Genetic counseling refers to professional guidance and support provided to patients and their relatives who seek to learn about the inherited nature of a disease, the recurrence risk in family members, and the availability of proactive measures such as clinical surveillance and/or genetic testing for an identified familial variant, when applicable. A key aspect of genetic counseling is also the interpretation and incorporation of genetic test results into clinical care. Genetic counseling is provided by trained specialists such as a geneticist or a genetic counselor and is regarded as a valuable and essential medical service by clients and providers.13–15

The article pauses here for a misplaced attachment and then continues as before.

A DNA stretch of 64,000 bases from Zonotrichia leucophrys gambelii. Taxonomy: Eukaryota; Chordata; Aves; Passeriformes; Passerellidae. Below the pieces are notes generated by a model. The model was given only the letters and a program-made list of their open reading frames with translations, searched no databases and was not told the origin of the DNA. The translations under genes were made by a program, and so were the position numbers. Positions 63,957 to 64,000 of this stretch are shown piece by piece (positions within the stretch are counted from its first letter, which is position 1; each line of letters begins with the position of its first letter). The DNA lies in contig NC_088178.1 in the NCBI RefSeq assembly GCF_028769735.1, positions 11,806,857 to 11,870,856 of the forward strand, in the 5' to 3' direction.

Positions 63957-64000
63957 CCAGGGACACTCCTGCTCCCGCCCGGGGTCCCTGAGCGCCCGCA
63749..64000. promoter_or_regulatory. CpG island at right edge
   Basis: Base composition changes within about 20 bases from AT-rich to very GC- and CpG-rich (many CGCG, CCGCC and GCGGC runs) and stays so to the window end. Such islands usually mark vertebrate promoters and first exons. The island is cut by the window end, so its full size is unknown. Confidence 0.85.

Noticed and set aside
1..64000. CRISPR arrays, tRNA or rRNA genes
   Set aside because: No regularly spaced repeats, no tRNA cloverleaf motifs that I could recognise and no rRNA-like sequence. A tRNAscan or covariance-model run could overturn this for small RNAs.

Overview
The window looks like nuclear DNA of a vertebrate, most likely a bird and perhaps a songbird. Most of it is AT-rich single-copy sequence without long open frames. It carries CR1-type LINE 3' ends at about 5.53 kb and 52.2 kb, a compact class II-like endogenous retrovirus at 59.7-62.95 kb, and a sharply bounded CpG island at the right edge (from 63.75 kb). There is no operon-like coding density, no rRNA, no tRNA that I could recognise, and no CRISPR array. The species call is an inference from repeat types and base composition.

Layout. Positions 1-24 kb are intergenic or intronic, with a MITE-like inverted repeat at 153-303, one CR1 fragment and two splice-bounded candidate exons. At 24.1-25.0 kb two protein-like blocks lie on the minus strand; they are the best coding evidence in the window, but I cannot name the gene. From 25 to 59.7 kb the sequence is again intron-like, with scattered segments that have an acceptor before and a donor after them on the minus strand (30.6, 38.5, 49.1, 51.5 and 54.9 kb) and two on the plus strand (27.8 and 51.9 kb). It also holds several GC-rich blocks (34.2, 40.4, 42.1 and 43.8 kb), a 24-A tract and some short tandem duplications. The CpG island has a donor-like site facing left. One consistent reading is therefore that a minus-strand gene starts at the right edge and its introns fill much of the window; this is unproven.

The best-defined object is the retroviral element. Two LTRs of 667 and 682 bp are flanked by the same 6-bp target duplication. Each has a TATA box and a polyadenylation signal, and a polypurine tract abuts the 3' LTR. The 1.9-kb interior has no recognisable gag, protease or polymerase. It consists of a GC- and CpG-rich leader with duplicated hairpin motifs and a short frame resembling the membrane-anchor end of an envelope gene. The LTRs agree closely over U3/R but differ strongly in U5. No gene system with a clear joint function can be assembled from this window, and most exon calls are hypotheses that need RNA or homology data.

Several professional societies recommend genetic counseling with genetic testing (Table 3) for individuals with HPAH or IPAH, familial or sporadic PVOD-PCH, and for first-degree relatives once a familial susceptibility variant has been identified,16–21 as well as for individuals with congenital heart disease–associated PAH,20 anorexiant PAH,18,21 and hereditary hemorrhagic telangiectasia–related PAH.21
Genetic counseling occurs in two steps, pretest and posttest (Table 4; Figure 1). Genetic counseling prior to undergoing genetic testing is essential to guide the patient or at-risk relative in making an informed decision about testing, and provides valuable disease-specific education and resources that are beneficial to the patient and their family members, even if genetic testing is not pursued.